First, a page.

by the same ruler as Structure 6 and was located opposite the second
temple on the east side of the newly established east-west axis at
Cerros. This temple was to become the largest at Cerros. The change of
orientation with this new temple, facing east, signaled an additional
association between temple and ruler, the reborn rising sun. This
structure was also meant to be the king's funerary shrine, however it
was never used for reasons unknown as the chamber was empty upon
This great temple marks another change as it faces westward and was
built to the south of the original north precinct. It is a triadic
structure with three separate temple platforms on top of a greater
pyramid and considered one of the clearest expressions of the
Preclassic triadic plan at Cerros. The small, central platform,
which faces west, is adorned with carvings of jaguar heads. The sides
of the two remaining temples display long-snouted masks. According to
Schele and Freidel, Structure 29C was probably meant to be a war
monument and was clearly associated with the north (Str. 61) and south
(Str. 50) ballcourts.
Erected around AD 100, this structure is considered to be the final
temple at the site of Cerros, and is probably the last of the
substantial constructions. This structure was built directly south of
Structure 4, returning to the original sacred north-south axis and
earlier south-facing orientation. This temple was carelessly
constructed and did not contain a burial cache signaling a decline in
power of the rulers at Cerros. Structure 3A was most likely
commissioned by the last of the rulers at
Cerros during the Late
Structure 61 is considered to be an open ended ballcourt with a raised
alley flanked by two parallel buildings (Structure 61B, which faces
the west and Structure 61C, which faces east). Both buildings have
broad, low, inclined benches which overlook the raised playing field
and rest upon a low substructure (Str. 61A). Unlike most ballcourts,
there is no upper playing wall on either building, so it is likely
that the bench area was considered to be within fair play. The sloped
vertical faces of the benches functioned to encourage the ball to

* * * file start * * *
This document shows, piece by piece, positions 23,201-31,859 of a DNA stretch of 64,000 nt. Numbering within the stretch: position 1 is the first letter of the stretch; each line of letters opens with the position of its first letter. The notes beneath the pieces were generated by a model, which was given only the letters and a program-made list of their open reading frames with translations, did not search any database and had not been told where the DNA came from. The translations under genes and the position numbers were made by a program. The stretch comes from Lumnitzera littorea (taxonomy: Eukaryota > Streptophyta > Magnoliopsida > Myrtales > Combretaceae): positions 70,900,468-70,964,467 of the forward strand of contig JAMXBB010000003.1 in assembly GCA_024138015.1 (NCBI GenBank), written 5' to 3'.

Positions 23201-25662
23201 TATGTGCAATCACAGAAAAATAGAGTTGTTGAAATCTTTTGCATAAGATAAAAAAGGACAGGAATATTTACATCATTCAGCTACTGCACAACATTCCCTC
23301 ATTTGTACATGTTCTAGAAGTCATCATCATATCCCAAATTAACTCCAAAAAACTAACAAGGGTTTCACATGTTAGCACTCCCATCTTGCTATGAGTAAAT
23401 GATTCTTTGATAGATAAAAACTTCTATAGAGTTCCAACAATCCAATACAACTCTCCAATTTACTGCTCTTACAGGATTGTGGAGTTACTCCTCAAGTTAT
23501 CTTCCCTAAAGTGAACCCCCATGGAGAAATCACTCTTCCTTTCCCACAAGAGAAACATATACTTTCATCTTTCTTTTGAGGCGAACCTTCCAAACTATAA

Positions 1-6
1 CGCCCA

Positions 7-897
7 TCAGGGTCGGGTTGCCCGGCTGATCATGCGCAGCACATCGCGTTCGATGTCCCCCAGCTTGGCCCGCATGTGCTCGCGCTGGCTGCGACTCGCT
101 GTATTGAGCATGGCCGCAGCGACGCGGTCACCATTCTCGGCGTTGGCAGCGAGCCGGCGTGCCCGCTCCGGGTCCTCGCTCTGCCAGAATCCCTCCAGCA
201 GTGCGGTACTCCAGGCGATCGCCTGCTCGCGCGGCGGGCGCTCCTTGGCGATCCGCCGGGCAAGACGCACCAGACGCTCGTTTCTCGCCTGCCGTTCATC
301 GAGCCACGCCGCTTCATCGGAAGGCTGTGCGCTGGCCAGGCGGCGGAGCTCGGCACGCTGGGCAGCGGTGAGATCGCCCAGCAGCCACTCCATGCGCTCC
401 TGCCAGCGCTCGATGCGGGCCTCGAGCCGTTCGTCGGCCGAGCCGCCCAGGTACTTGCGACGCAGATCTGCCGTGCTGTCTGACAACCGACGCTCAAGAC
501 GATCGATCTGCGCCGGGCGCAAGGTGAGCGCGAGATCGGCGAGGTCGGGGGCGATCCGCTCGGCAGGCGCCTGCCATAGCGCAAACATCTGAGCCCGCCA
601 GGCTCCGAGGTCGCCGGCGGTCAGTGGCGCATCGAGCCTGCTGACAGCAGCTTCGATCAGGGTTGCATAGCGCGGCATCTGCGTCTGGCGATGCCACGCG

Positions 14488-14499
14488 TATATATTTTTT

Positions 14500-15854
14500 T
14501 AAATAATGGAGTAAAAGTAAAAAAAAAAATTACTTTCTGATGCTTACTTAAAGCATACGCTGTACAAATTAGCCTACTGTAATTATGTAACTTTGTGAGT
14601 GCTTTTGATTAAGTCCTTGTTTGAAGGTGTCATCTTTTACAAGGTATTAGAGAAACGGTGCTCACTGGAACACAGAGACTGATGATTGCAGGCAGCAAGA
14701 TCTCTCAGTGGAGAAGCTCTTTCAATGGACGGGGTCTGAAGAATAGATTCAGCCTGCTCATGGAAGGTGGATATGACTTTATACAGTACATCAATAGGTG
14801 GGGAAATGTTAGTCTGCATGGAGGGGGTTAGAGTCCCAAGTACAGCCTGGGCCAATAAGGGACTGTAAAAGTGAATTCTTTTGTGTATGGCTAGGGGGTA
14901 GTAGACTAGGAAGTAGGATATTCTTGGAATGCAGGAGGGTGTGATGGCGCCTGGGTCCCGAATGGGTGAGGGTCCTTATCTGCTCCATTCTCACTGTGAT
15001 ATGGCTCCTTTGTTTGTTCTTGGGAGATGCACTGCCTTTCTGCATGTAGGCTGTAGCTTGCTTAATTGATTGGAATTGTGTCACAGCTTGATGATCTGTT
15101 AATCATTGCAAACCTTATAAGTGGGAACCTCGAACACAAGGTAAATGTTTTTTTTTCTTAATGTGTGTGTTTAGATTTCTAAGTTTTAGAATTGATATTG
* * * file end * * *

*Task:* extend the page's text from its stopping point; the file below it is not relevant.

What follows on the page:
bounce upwards off of them.
The Structure 50 ballcourt is considered to be identical to Structure
61 with a few exceptions:
The playing area of Structure 50 is in a sunken court of rectangular
form, which has defined playing areas, as opposed to the open ended
design of Structure 61
Both side buildings, Structures 50C and 50E, have upper summit
platforms that were probably included in the field of play
Structures 50A and 50B are two large end-zone buildings that are most
likely well outside the field of play and probably served as stands
for viewing the game
By 1991, various areas and mounds throughout the site had been
excavated; however, there were still many more that had not. The
number of excavated residential areas inside the core was 18 and the
number of mounds, 20. The number of excavations outside of the core
area were fewer, with only 6 areas and 12 mounds. There were a total
of 157 presumed areas and mounds inside and outside the core that were
Subsistence at Cerros
Agriculture and wild plant utilization
Cerros has evidence of investments in water management which included
the encircling canal where the Maya made use of several raised and
channeled fields around the site. It is thought that these canals were
used to store water and irrigate nearby field systems during the dry
season. One such field lies west of the Structure 50 ballcourt and
was located just inside the boundary of the main canal, which
surrounded the community. Inhabitants made use of the main canal,
which was constructed during the C'oh Phase (200-50 BC) for crop
irrigation year round. During the dry season, the canal and its
branches were most likely ponded and used for pot irrigation. During
the wet season, they were used along with drainage ditches to irrigate
the crops. It is unclear whether the motivation behind
construction and use of the canals was due to communal enterprise, by
elite-directed labor, or both. The "typical triad" of crops
(maize, beans and squash) was grown at the site. According to Crane,